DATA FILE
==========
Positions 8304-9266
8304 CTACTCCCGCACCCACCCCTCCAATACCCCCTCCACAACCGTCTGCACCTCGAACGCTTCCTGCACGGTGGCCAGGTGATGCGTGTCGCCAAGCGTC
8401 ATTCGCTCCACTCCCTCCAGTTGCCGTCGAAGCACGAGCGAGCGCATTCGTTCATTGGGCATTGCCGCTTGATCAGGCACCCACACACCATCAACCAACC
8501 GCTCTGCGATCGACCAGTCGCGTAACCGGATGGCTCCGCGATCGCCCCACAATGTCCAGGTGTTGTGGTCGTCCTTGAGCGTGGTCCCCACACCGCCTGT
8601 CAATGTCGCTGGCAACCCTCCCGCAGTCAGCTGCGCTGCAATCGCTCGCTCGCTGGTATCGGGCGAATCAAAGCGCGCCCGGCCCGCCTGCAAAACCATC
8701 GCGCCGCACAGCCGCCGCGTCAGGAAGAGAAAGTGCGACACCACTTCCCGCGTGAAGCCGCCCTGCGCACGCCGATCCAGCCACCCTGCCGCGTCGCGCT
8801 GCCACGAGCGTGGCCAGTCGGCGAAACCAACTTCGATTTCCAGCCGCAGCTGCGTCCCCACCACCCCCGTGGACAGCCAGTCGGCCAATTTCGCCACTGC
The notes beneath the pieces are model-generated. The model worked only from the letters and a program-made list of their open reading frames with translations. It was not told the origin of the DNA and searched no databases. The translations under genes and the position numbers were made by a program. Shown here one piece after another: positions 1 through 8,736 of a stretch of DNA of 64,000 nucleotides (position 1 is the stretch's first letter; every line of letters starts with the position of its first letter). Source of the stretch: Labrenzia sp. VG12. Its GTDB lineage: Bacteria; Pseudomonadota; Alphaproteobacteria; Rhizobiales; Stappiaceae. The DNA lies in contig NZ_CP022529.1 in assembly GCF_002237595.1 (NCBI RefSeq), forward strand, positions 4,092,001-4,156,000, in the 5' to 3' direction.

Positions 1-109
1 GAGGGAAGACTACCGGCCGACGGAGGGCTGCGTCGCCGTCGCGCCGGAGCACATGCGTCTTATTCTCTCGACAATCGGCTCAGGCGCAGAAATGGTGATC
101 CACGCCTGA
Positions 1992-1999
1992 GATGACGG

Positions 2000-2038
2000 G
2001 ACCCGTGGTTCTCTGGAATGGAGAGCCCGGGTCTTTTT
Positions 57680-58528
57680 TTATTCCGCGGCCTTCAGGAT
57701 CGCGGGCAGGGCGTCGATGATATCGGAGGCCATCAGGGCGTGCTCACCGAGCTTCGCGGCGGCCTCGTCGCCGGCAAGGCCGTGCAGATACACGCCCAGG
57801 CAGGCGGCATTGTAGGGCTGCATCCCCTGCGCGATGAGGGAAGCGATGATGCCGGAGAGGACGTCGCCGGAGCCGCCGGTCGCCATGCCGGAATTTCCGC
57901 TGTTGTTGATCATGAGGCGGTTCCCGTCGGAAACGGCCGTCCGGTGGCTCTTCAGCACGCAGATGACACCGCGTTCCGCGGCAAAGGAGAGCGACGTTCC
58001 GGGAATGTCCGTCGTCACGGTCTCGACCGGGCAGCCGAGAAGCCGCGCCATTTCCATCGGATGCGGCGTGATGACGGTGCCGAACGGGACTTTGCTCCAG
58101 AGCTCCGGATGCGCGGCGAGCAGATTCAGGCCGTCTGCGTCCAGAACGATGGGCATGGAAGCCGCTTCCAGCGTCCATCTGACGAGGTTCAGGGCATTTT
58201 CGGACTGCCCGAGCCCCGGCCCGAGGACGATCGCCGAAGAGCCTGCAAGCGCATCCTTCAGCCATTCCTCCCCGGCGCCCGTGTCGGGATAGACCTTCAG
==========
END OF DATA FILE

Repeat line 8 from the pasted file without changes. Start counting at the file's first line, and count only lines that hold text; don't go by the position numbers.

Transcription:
The notes beneath the pieces are model-generated. The model worked only from the letters and a program-made list of their open reading frames with translations. It was not told the origin of the DNA and searched no databases. The translations under genes and the position numbers were made by a program. Shown here one piece after another: positions 1 through 8,736 of a stretch of DNA of 64,000 nucleotides (position 1 is the stretch's first letter; every line of letters starts with the position of its first letter). Source of the stretch: Labrenzia sp. VG12. Its GTDB lineage: Bacteria; Pseudomonadota; Alphaproteobacteria; Rhizobiales; Stappiaceae. The DNA lies in contig NZ_CP022529.1 in assembly GCF_002237595.1 (NCBI RefSeq), forward strand, positions 4,092,001-4,156,000, in the 5' to 3' direction.